Black History Month: Celebrating Innovation, Diversity & Leadership

By _Amaya_Collins_ January 29, 2021

For more than 100 years, 4‑H has helped young people develop the skills that led them to successful careers and contributions to their communities. Today, they are industry leaders, activists and experts who use their influence to pay it forward and help eliminate the opportunity gap for communities and kids across the country. To commemorate Black History Month—and with support from Nationwide®—I will be sharing stories from African American 4‑H alumni who are creating opportunities for all kids and communities.

I am excited to launch this in partnership with Nationwide, one of the largest diversified insurance and financial services organizations in the United States, to inspire young people from all backgrounds to see the opportunities available in agriculture and beyond, and provide the tools and confidence they need to bring their new ideas and passions to life.

Throughout February, I’ll be having one-on-one conversations with industry changemakers, such as Dr. Robert Jones, Chancellor of the University of Illinois at Urbana-Champaign and Georgia 4‑H alumnus; Kyle Bridgeforth, Bridgeforth Farms and Alabama 4‑H alumnus; Avery Williamson, Pittsburgh Steelers linebacker and Tennessee 4‑H alumnus; Cooperative Extension* leaders of historically Black colleges and universities**; and many others.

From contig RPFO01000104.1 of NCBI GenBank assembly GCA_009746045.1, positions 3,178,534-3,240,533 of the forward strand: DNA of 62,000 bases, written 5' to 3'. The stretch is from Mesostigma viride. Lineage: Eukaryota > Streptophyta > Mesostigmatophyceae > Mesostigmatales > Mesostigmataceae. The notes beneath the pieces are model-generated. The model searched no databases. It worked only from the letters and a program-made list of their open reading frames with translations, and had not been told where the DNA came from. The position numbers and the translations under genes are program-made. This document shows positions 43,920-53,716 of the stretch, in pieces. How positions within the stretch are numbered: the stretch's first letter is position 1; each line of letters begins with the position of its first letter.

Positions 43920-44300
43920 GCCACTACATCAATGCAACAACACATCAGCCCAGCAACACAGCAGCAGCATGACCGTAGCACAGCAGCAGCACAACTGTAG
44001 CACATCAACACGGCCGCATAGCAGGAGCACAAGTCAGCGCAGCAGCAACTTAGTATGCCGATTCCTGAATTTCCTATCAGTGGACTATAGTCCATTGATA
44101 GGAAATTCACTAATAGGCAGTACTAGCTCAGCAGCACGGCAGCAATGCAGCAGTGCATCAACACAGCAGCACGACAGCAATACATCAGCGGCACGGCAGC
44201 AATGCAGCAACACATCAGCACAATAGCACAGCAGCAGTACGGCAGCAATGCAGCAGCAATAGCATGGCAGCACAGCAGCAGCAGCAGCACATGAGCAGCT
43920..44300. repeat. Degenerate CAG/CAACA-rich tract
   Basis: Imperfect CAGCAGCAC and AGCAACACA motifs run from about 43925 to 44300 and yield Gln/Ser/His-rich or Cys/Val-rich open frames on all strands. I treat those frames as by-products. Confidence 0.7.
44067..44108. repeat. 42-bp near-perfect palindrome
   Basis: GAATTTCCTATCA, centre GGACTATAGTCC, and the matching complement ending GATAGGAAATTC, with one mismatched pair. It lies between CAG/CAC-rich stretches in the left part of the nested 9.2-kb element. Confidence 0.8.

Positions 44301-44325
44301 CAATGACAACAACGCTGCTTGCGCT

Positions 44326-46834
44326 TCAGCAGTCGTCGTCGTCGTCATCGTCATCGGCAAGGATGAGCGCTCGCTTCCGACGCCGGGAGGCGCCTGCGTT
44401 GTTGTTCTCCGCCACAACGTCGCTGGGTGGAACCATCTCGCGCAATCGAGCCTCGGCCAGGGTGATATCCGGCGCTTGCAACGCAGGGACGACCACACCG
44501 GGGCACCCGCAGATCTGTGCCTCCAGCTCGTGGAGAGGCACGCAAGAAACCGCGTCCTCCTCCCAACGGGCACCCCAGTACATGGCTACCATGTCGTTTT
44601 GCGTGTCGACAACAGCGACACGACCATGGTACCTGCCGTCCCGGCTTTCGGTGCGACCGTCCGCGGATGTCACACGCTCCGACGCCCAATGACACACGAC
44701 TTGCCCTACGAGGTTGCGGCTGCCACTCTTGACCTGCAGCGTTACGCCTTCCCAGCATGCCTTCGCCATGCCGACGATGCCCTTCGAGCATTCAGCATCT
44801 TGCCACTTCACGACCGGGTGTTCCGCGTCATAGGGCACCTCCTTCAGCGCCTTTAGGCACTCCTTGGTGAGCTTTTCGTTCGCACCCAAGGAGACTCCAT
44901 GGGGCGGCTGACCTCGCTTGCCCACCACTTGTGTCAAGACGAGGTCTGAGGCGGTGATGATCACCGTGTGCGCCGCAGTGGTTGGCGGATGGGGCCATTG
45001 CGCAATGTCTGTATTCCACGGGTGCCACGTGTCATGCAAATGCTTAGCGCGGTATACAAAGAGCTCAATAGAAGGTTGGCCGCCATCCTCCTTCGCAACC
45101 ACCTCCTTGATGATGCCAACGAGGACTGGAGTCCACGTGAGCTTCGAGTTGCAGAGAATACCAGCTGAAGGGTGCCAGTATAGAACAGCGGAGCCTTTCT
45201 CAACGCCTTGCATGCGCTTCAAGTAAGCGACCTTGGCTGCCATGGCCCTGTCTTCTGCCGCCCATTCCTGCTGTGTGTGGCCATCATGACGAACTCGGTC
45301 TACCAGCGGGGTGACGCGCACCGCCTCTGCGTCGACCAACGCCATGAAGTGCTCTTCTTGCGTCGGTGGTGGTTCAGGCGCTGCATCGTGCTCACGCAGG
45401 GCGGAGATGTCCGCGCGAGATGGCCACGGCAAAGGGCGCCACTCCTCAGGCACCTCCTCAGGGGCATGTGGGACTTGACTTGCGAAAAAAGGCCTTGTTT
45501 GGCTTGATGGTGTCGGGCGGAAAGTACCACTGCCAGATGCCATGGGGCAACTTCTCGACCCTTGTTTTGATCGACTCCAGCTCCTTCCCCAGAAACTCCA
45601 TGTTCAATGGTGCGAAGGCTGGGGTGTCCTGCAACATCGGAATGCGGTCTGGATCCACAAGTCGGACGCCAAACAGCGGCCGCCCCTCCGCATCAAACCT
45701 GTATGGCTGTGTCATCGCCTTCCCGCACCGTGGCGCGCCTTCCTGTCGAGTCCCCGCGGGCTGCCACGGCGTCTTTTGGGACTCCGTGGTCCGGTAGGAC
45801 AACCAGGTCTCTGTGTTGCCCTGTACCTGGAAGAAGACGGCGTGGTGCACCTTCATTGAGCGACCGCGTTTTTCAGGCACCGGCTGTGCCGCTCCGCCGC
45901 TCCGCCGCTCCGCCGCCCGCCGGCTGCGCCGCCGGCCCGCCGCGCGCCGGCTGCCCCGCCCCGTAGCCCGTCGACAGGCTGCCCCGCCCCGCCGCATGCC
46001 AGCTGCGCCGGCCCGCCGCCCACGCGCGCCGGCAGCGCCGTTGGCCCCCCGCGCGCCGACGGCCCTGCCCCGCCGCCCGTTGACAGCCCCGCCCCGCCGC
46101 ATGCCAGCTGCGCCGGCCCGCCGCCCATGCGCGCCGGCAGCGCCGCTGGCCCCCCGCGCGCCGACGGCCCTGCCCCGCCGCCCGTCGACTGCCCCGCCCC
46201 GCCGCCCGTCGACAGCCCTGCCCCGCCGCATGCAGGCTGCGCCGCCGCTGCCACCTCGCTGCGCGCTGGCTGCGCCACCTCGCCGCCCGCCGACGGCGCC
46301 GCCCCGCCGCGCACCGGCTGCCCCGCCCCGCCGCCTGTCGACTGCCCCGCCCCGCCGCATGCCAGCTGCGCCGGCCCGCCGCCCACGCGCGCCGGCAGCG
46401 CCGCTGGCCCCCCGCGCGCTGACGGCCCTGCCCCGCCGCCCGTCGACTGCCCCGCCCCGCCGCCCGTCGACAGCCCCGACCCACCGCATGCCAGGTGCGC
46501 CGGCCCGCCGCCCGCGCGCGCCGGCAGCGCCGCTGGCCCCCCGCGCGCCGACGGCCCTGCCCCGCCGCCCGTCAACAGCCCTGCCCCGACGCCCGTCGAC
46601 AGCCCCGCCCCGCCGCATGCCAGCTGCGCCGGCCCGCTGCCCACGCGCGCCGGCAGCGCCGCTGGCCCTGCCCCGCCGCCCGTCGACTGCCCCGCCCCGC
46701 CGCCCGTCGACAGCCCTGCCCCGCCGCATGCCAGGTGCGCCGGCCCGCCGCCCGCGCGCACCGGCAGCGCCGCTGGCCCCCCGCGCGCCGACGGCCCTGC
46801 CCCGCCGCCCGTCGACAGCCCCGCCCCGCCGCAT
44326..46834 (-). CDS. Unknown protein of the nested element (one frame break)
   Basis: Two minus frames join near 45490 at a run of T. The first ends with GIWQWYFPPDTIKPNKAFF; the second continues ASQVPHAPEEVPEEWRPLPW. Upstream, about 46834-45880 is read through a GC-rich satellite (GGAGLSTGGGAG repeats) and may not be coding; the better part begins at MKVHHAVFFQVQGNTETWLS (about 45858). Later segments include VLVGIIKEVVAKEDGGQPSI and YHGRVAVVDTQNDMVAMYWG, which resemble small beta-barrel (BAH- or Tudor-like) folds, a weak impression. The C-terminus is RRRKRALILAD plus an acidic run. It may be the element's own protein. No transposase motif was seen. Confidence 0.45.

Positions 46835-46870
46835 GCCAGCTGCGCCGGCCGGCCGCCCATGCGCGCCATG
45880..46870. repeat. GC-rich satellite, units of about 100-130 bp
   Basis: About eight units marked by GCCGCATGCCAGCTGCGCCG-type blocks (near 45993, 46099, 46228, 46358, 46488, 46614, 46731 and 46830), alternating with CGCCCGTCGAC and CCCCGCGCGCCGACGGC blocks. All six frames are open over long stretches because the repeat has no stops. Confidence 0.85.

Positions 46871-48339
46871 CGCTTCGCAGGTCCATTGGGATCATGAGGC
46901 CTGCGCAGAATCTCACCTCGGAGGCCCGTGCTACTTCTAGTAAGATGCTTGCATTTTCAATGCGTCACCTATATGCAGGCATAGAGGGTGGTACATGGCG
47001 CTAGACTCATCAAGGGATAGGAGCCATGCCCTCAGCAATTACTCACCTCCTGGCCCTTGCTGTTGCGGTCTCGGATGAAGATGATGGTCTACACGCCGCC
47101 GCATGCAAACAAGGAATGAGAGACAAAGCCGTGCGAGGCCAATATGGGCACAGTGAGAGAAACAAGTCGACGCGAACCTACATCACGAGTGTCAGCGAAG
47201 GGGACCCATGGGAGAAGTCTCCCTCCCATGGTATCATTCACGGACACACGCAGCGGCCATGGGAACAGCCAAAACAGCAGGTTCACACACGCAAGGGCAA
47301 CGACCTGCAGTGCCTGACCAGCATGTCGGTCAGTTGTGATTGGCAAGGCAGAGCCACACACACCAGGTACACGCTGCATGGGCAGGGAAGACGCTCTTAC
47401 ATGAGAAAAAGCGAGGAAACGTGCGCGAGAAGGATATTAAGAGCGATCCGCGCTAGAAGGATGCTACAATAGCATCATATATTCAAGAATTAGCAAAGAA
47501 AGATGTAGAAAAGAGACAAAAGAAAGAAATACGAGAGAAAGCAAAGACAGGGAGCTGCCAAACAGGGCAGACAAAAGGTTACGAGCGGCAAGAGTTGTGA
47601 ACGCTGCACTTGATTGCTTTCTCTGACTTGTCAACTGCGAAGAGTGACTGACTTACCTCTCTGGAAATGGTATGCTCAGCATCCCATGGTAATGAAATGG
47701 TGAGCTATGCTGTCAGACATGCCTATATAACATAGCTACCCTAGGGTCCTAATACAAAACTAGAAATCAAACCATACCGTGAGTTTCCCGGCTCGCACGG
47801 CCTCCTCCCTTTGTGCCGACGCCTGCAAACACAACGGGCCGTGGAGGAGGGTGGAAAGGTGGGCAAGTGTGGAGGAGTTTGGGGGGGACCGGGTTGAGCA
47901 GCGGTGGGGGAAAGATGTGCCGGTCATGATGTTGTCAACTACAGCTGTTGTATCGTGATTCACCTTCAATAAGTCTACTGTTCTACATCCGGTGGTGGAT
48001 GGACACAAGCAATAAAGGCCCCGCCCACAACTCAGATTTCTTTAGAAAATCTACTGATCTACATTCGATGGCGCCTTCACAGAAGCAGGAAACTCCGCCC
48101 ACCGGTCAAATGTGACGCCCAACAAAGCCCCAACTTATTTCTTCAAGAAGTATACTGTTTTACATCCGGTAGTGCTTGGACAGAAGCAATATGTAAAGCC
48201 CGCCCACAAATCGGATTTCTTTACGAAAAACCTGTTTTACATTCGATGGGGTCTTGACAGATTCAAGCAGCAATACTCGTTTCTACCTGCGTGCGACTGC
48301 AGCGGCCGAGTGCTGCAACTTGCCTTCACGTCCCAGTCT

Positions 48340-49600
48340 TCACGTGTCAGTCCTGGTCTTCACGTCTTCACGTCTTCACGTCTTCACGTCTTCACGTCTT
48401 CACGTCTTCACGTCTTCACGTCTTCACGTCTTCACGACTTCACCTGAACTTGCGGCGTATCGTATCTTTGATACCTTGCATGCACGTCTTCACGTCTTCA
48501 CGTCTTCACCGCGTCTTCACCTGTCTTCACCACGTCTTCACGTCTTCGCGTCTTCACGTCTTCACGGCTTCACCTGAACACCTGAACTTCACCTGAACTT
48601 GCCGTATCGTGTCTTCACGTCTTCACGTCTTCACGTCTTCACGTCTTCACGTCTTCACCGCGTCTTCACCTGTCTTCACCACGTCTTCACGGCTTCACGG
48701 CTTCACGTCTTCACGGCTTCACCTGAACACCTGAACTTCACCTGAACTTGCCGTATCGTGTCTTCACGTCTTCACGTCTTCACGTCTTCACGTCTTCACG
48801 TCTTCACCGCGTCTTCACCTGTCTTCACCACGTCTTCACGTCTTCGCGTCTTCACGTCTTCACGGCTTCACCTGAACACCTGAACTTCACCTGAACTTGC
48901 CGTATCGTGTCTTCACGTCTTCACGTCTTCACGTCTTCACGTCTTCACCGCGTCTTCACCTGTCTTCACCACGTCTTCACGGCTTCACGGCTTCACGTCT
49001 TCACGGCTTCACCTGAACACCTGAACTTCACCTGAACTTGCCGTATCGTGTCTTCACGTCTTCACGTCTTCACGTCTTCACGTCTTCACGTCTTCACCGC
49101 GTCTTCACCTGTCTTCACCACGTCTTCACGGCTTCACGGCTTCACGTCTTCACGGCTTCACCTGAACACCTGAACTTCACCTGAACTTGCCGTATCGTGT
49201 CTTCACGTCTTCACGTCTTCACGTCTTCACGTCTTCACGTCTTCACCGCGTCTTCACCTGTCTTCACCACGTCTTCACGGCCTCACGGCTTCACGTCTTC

These alumni inspire others to take action and be catalysts for change through leadership and innovation in their respective fields. From education to agriculture to the National Football League, these individuals are creating a future that is equal and accessible to all young people. Join me as I celebrate their leadership in developing equitable solutions for the next generation, while telling stories of diversity and innovation that are essential to the future success of our economy, our country and our world.

*The Cooperative Extension System is a nationwide, non-credit educational network. Each U.S. state and territory has a state office at its land grant university and a network of local or regional offices. These offices are staffed by experts who provide useful, practical, and research-based information to agricultural producers, small-business owners, youth, consumers, and others in rural areas and communities of all sizes.

**The Morrill Act of 1890 requires each state to show that race was not an admissions criterion, or else to designate a separate land-grant institution for persons of color. Among the seventy colleges and universities which eventually evolved from the Morrill Acts are several of today’s historically black colleges and universities (HBCUs).

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